FacebookTwitterGoogle+RedditEmail

Off With Your Appurtenances!

by BEN TRIPP

In light of impending disaster, we must throw aside the trappings of bourgeois complacency. I am fond of these trappings, and in certain cases even aspire to upgrade, but if it comes down to me or my stuff, I’ll take me. Albeit with great regret. Human history, and the 200,000 years before human history during which we were still identifiably human, if a trifle stooped, is marked by calamities that have presented individuals of our species with a simple choice. Those that made the correct selection, survived. Those that did not, plotzed. Here is this choice which has so often been arranged by one mechanism or another (an ice age here, a war there) to prove the mettle of mankind: you, or yours?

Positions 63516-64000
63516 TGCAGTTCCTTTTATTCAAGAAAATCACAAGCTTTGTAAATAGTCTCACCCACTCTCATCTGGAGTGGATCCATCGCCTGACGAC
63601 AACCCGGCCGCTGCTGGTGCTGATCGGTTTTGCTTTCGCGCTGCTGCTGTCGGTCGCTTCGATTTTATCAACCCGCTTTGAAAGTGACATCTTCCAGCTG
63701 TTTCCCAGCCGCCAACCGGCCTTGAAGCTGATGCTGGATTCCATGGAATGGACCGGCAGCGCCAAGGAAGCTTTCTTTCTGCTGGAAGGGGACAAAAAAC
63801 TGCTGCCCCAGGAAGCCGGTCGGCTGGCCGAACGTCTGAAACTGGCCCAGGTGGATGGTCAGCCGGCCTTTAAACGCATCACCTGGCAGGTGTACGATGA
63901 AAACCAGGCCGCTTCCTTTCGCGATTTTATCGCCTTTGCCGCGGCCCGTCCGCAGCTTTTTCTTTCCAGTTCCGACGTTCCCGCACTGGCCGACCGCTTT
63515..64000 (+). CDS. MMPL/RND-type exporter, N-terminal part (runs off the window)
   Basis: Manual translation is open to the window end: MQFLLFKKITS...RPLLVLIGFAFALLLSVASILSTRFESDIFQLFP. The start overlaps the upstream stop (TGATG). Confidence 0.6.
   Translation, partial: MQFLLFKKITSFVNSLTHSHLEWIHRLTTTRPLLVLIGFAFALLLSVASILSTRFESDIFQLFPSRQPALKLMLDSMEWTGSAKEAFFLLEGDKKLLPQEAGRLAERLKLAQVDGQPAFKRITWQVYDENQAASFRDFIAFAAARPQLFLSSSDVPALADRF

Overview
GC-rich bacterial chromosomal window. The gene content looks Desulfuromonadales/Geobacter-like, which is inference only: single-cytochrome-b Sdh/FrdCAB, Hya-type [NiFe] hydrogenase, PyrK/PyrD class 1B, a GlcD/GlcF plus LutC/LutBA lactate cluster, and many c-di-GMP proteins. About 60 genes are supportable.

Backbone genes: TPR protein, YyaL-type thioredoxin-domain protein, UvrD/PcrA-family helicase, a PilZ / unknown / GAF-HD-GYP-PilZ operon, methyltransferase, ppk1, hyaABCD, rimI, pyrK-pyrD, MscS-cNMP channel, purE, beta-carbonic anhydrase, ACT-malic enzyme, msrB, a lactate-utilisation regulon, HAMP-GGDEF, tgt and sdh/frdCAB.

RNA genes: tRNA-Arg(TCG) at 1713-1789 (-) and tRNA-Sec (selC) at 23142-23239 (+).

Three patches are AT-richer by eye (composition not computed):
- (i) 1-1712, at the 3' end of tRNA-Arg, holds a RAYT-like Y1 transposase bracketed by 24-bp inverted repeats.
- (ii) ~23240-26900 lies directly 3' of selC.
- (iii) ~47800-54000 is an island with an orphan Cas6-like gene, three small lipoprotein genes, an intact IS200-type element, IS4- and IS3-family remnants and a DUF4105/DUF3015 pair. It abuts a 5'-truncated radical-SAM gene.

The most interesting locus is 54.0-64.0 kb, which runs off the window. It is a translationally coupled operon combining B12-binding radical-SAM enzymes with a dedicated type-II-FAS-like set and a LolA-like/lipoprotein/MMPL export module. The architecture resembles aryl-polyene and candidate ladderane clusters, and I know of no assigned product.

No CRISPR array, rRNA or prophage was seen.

You, or Yours. Vous, ou Vôtre? U, of van U? Faced with calamity immediate or pending (angry mob/ dwindling petroleum supply) will you choose to adhere to the interests of your stuff, or will you choose to adhere to the interests of your self, understood to mean you the entity, to be construed as including for the sake of this argument both the Hobbesian sense of a material, atomistic being, and Descartes’ ideational modality in which the self is a causal commitment? You can see why most of us go for the stuff. It’s easier to explain.

But the times, they are a-changing, as that guy in the Victoria’s Secret commercials used to say. We can’t remain so attached to stuff, or we’ll be verklempt when it’s distrained upon by creditors. They don’t call it the trappings of bourgeois complacency for nothing: it traps you. Here, then, is this exercise you may remember I was foing to tell you about. (I meant to say going. ‘foing was just a typographical error. Oddly enough, sforza is not a typographical error, but rather the Italian word for ‘it strains’, and also the name of a family that ruled the duchy of Milan from the mid-15th through early 16th centuries.) This exercise requires one of those trappings I mentioned, viz. a digital camera. One could use a film camera for the same purpose, but why?